Those with Chronic Kidney Disease (CKD) must cut down on the amount of waste in their blood by following a kidney renal diet. Although each individual CKD patient's diet is unique, in general a renal diet is low in sodium, phosphorous, protein and stresses the importance of consuming high-quality protein while limiting fluids. Some kidney diets may also call for limited potassium and calcium. Due to the diversity of the CKD Community and specificity of individual diets, there is a lot of seemingly contradictory information and advice "floating around" about the best type of renal diet. That is why people with CKD should always work with their Dietitian to structure a diet that best suits them and meets their highly specific needs. Find below common things people with CKD do to enhance their diet that may actually reduce its effectiveness and further compromise their health. If you drop harmful habits and stick to your recommended diet then that will assist you in reaching your personal peak health.
For best results you should not think of your renal diet as a "diet" at all. You should prioritize lifestyle changes rather than simple short-term diet alteration for consistent management and success. Sherry Pagoto (Ph.D. at the University of Massachusetts Medical School) notes in her recent LiveScience editorial that "Adherence is key, and the way to destroy adherence is forcing foods on someone they do not like, do not know how to prepare, or can't afford." The faster you understand this, the better your chances are of making small, realistic and sustainable changes that you can carry on for the rest your life, as opposed to adopting dramatic, short-term alterations that can ultimately result in giving up and non-adherence.
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Do not arbitrarily avoid whole food groups. When placed on a diet, the Mayo Clinic said that many people seek control of their bodies by "eating foods that make them feel pure and healthy," avoiding things like artificial additives, pesticides, genetic modification, fat and sugar. Although this can be a good thing it becomes an issue if people with CKD allow themselves to become so obsessed that they eventually "isolate themselves and often become intolerant of other people's views about food and health (orthorexia)." They could be missing key vitamins and minerals. This can be easily fixed by following the recommendations of your Dietitian. If you feel like you should alter your diet and your current Dietitian is not taking your personal circumstances into account, seek a second opinion. However, KidneyBuzz.com does not recommend that you alter your diet in any way without consulting your healthcare team.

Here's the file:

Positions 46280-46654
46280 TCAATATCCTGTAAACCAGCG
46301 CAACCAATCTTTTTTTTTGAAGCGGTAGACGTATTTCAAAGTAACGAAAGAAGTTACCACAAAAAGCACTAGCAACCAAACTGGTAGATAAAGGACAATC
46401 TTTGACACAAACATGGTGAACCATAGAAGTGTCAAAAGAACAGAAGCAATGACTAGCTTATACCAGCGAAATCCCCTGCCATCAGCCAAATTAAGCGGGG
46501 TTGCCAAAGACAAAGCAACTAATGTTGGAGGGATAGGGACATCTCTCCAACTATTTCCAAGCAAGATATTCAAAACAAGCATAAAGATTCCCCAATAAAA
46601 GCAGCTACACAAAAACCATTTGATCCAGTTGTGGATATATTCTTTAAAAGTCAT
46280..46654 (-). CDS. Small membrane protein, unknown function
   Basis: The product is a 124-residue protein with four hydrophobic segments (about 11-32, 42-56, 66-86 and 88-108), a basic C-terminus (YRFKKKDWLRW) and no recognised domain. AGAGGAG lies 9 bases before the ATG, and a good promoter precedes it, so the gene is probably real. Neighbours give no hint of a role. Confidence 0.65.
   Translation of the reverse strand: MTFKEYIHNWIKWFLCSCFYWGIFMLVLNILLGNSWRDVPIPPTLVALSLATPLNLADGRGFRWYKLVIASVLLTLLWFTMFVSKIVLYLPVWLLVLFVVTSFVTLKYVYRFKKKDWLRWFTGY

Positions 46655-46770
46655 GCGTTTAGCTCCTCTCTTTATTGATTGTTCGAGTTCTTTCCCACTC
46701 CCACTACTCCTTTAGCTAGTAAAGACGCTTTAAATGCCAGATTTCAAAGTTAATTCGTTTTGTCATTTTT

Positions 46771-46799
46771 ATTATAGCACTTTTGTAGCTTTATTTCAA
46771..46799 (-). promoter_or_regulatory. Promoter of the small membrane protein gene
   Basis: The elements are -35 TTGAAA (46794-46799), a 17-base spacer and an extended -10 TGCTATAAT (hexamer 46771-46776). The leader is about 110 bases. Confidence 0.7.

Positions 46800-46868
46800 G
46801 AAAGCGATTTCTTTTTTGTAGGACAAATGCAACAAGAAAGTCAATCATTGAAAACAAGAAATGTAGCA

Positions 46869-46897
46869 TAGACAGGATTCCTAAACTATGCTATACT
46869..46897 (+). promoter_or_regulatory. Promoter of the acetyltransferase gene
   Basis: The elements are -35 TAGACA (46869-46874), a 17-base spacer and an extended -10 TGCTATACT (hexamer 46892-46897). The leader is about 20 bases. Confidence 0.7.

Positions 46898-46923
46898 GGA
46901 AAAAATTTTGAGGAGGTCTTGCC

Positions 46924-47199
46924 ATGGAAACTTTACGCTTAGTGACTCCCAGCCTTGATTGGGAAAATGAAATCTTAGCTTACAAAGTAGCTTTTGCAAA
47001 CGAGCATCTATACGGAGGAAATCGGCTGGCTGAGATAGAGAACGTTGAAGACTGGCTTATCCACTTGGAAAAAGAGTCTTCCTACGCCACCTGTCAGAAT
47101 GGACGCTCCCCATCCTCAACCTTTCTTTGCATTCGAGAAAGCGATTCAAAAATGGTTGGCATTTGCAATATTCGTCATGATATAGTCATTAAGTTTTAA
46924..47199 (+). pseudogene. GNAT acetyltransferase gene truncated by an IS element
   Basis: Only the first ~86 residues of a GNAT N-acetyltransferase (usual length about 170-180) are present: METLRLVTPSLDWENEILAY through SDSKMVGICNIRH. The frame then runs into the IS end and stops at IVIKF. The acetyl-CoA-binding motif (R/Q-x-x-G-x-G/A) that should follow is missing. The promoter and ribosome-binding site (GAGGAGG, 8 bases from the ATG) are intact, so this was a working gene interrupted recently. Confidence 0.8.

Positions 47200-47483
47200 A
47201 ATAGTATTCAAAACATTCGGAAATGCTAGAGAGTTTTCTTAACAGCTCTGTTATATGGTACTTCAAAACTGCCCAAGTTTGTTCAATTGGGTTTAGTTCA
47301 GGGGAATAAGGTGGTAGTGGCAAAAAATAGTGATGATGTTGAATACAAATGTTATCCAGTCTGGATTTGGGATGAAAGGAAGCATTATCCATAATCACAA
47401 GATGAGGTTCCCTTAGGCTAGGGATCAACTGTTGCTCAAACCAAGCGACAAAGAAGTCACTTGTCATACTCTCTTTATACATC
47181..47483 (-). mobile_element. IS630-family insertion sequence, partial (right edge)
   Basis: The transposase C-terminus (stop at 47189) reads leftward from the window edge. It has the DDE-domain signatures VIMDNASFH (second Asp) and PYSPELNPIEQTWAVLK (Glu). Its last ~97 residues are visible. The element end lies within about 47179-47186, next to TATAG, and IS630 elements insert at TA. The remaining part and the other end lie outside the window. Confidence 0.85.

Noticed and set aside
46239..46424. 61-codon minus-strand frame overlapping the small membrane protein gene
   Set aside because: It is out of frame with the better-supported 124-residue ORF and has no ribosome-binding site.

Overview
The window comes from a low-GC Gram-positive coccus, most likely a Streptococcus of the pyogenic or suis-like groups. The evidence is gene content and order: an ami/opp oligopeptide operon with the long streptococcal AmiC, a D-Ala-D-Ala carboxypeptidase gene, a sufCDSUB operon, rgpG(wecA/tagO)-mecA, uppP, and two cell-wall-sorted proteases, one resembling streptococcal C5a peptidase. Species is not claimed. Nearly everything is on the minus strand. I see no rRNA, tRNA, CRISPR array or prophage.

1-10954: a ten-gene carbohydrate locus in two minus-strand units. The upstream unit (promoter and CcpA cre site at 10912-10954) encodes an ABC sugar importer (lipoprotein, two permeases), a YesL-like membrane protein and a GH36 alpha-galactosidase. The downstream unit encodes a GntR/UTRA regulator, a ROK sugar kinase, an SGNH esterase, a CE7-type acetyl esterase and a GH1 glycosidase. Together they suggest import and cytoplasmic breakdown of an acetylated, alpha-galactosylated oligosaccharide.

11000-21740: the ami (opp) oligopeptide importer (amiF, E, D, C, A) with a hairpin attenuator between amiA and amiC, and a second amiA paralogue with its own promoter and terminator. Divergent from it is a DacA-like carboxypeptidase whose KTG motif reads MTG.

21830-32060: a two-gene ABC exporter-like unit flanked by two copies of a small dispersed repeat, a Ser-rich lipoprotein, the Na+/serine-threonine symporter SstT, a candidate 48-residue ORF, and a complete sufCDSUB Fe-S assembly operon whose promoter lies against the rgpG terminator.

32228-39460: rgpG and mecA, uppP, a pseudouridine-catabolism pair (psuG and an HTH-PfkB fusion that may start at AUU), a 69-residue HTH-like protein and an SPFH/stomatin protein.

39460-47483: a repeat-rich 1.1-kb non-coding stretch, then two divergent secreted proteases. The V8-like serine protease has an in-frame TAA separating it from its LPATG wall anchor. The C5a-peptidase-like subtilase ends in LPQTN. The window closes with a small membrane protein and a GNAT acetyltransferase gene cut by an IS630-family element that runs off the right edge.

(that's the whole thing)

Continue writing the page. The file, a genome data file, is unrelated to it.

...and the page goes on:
About 10 percent of the U.S. population or 31 million Americans skip breakfast, according to a 2011 survey. Yet a recent study from Tel Aviv University suggests that breakfast is indeed the most important meal of the day. People with CKD specifically should be diligent about eating their breakfast because people who regularly skipped breakfast had a 27% higher risk of having a heart attack when compared with those who ate a morning meal, poses a Harvard study. These findings suggest that not eating breakfast contributes to people being hungry later and eating larger meals which forces the body to process a larger amount of calories in a short period of time. Kidneybuzz.com recommends eating smaller amounts of food over a longer period of time to avoid spikes in sugar levels and developing clogged arteries.
Do not consistently juice your foods. Proponents of the juice cleanse claim that going on an all-liquid diet of pressed vegetables, fruits and a small amount of nut milk for days or even weeks will clear your body of toxins. This is not good for CKD patients as intaking large amounts of liquids as their main course meals may disrupt fluid restrictions. What's more, juicing fruits like tomatoes, oranges and carrots should be out of the question since they are high in potassium. The Mayo Clinic additionally warns that juicing can cause individuals, even those without fluid restrictions to trigger other health problems as well as create an unbalanced metabolism and irritability.
Recommended Reading: Too much potassium (hyperkalemia) is dangerous for CKD Patients' Heart Health
It is not recommended to eat an unbalanced diet and then cut back at the end of the month or right before your lab reports. KidneyBuzz.com encourages you to work with your Dietitian to structure a renal diet that is most effective for you. Also, closely monitor your lab results and suggest diet changes to your Dietitian promptly where you believe improvements should be made. If you stick closely to your recommended renal diet, then you will likely see improvements in your health, energy and quality of life.
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